For Senate, a Climate of Competing Interests

(By Lawrence Jackson -- Associated Press)

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By Steven Mufson and David A. Fahrenthold
Washington Post Staff Writers
Tuesday, August 4, 2009

Environmentalists want a tighter cap on emissions. Electric utilities want a looser one. The nuclear industry wants loan guarantees for new reactors. The AARP wants low electric bills for seniors.

Even God, apparently, wants something from the Senate's climate change bill. The National Religious Partnership for the Environment has pressed for billions to help poor people made worse off by climate change.

The body of the bill hasn't been written, and the health-care debate is still taking up most of Washington's oxygen.

But after the House climate bill proved fertile ground for Washington's lobbyist corps -- it ballooned to 1,427 pages, stuffed with compromises that benefited industries from corn to coal -- a similar effort has begun to influence the Senate, where congressional aides will spend the summer recess drafting legislation.

For now, Democratic leaders say they'd like to write a bill that sets some environmental bars higher than the House version. But the Senate's political math makes that look doubtful. In the House vote, the majority of congressional delegations in 27 states voted against the climate bill. With the House's proportional representation, the bill still passed, but pulling "yea" votes from enough of those states in the Senate could mean watering down some environmental provisions.

Some key senators seem to be treating the House's compromises as a starting place for more. "What they did, we'll keep," said Sen. Tom Harkin (D-Iowa), chairman of the Senate Agriculture Committee. But on top of that, Harkin said, "We're going to maybe do some other things that would maybe embellish what they did in the House."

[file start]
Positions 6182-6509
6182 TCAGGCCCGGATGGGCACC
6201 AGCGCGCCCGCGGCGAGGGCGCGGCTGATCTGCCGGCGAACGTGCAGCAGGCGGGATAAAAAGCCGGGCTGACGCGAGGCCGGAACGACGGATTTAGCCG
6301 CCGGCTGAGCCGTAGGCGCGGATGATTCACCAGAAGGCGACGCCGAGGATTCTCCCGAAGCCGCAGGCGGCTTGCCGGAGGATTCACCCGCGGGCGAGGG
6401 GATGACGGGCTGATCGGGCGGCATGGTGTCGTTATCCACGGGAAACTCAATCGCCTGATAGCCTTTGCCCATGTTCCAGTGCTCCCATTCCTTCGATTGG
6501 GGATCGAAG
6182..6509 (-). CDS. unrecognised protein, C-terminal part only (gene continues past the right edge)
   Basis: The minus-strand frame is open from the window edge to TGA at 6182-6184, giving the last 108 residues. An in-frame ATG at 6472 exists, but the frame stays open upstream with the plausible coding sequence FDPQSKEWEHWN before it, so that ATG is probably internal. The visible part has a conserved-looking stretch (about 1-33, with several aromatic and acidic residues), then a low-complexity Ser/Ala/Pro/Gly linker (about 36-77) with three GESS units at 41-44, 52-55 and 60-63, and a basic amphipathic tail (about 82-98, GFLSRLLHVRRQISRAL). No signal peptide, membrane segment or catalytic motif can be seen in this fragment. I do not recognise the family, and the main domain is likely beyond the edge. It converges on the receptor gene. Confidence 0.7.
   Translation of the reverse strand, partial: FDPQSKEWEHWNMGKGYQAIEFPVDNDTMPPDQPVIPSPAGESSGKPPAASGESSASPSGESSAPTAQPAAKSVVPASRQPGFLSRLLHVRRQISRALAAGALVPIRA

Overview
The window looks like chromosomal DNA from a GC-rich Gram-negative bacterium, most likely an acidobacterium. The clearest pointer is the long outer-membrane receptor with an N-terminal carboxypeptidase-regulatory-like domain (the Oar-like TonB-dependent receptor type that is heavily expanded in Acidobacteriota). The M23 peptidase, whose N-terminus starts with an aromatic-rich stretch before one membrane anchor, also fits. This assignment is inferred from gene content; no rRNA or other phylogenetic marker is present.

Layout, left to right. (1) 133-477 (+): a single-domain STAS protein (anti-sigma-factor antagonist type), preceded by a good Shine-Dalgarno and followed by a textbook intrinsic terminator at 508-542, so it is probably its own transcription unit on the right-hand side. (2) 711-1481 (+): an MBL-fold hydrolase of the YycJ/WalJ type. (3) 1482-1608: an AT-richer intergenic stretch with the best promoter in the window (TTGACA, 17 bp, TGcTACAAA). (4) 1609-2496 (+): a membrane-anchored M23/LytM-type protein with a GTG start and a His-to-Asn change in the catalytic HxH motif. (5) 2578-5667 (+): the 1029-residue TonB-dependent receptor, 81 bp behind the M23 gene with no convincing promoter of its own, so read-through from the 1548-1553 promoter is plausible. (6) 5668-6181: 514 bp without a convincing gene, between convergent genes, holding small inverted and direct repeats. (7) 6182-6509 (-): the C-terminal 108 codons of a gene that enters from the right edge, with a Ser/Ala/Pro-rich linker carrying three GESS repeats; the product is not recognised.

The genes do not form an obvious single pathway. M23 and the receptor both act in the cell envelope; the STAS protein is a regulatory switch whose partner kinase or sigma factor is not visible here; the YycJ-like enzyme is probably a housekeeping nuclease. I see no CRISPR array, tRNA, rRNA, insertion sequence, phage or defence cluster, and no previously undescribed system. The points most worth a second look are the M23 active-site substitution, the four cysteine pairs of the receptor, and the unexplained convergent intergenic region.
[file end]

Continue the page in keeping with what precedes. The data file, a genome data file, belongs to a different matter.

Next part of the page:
In particular, Harkin said, he wants to be more generous with "carbon offset" programs that allow farmers to be paid for no-till agriculture that keeps carbon in the soil. In the House bill, those provisions were made more farmer-friendly in a last-minute compromise with Midwestern Democrats. Some environmental groups said it was already too much of a giveaway.

Senate Democratic leaders say their climate legislation will be built on the same frame as the House's. There will probably be a requirement to cut U.S. greenhouse-gas emissions by 2020. There will be a "cap and trade" system, in which factories, power plants and other emitters can buy or sell permission slips to pollute. And there will be a requirement for utilities to increase U.S. use of power from "renewable" sources such as wind, sun and plants.

Senate leaders say it will all be assembled by Sept. 18. That's the deadline that Majority Leader Harry M. Reid (D-Nev.) has set for five committees to pass portions of the bill.

"It's a date that's doable," Reid said in a conference call with reporters last week. "We can't let that slip."

But other legislators wonder if, when the health-care debate finally ends, the Senate will have the stomach or the attention span for another complicated fight. And it remains unclear how much clout President Obama will have left to sway wavering lawmakers.

"It's very hard for Congress to do one big thing, much less do a couple of really big issues at the same time," said Sen. Byron L. Dorgan (D-N.D.), whose state produces coal as well as wind power.


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